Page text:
"I just talk about the sh*t that scares me but make it funny, because it makes it less scary."
Whilst the above statement may seem obvious - and perhaps a little straightforward - it has served Steve Bennett well as a mantra for his Edinburgh Fringe show Everything is F*cked.
As the title suggests, Steve Bennett puts a humorous spin on a handful of the many, many reasons why our existence on this planet is currently less than great. Topics in the set range from personal (his family and upbringing, and how this influenced the person he is today) to political (Brexit rears its ugly head a number of times), with the first piece focusing entirely on biscuits.
Considering the setting (Edinburgh, Monday evening) and demographic (alcohol-fuelled festival-goers), Bennett manages a bustling crowd well, with every interplay between the comedian and an unsuspecting showgoer resulting in uncontrollable laughter in the humid venue. The occasional interspersed self-deprecating gag reminds the audience of Bennett's ability to laugh at himself as well as the world around him.
Bennett's set goes from strength to strength - upbeat ukulele songs laced with meta-jokes help maintain a jolly mood in the packed Back Room at Finnegan's Wake, with an intentionally unsubtle title drop in the main ditty mid-set causing widespread audience singing and interaction. Bennett's surprisingly tuneful singing shows his versatility as a comedian-musician, drawing parallels to circuit regulars such as Tim Minchin and David O'Doherty.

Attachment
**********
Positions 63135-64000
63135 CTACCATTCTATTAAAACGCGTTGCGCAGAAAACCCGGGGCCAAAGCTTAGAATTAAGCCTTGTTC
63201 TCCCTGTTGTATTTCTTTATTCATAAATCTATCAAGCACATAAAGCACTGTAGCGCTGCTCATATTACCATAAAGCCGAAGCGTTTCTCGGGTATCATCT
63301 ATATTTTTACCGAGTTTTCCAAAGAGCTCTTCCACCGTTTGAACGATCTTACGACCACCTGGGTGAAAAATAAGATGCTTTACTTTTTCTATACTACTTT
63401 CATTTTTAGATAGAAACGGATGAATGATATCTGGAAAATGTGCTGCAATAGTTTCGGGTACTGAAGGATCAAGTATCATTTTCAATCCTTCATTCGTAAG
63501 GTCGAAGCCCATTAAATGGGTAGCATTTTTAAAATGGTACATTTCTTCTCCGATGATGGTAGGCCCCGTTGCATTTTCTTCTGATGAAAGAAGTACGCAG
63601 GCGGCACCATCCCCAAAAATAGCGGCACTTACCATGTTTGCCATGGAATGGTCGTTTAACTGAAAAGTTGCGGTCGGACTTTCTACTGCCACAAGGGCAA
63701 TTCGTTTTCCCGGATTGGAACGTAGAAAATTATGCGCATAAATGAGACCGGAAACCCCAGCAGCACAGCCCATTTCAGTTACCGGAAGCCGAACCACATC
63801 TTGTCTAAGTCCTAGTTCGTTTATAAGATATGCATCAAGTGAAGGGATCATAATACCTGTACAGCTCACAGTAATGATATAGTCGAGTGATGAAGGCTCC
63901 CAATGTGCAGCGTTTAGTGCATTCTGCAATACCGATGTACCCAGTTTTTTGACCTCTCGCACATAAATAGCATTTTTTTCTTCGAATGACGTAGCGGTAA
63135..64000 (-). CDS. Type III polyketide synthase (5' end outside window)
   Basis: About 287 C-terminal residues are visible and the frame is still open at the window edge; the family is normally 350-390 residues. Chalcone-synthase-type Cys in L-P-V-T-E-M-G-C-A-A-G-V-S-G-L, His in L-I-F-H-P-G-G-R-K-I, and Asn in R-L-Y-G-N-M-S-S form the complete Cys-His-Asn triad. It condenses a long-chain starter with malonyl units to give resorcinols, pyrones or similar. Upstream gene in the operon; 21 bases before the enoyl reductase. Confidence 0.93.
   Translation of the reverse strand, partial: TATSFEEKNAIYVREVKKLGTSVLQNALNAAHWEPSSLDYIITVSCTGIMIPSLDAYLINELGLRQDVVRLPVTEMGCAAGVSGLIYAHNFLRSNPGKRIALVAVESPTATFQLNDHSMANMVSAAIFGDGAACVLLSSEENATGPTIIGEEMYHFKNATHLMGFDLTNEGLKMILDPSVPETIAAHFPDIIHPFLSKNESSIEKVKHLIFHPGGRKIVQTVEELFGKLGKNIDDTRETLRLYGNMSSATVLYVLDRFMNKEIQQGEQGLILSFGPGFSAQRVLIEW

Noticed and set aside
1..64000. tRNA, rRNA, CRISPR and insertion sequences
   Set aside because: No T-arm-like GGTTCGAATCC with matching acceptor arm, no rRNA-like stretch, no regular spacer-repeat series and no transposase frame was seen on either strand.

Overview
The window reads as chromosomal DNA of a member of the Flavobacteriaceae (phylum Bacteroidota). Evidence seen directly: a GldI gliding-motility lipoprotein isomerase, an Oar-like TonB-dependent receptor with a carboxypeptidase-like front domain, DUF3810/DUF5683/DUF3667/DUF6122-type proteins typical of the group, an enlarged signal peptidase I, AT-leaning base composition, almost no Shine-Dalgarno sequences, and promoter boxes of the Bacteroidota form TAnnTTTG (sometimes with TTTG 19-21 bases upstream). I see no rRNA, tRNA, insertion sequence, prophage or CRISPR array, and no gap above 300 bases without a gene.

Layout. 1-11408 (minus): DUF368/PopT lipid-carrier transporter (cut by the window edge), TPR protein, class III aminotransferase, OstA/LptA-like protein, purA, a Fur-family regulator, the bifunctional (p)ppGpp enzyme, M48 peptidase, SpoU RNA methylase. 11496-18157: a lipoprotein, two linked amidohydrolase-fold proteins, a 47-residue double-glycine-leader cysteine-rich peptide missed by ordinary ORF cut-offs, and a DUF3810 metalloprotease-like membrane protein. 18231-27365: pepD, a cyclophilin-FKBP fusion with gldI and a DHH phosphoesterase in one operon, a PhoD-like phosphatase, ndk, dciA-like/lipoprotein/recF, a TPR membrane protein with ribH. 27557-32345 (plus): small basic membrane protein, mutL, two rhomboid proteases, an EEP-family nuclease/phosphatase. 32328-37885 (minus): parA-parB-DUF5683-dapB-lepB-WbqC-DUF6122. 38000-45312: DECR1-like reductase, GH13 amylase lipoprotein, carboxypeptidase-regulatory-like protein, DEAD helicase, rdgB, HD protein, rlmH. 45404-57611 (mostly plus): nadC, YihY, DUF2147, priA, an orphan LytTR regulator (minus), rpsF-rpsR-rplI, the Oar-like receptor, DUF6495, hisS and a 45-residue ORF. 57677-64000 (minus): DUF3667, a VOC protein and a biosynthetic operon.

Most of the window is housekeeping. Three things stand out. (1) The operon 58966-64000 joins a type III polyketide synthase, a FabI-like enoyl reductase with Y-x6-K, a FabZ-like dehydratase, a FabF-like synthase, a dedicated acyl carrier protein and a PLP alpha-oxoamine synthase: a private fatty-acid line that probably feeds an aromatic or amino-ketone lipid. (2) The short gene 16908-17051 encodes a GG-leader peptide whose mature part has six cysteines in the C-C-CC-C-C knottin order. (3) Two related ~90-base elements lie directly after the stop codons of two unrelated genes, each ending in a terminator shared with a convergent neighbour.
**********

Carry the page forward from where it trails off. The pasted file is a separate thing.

Bennett's conversational delivery style draws the audience in immediately; even the most niche of subjects feels relatable thanks to his disarming persona and jovial approach to performing. The routine is slick and well-rehearsed, with each song and anecdote flowing into the next before the audience can catch a breath. Not that they want to - Bennett's energy, passion and sharp wit fuels the show from the first joke to the last. This is undoubtedly one of the funniest shows that Free Fringe has seen in recent years.
The set does not wholly consist of jokes about Irish parenting and the inconsistencies of religion, however. The show concludes with a heartfelt speech about the importance of being honest with those around you, and how this ties back to the title - everything is f*cked, but acknowledging this with each other makes things just a little bit more bearable.
[At the time of writing, Steve Bennett's run at the Fringe has ended. Be sure to look for his performances at future events, though!]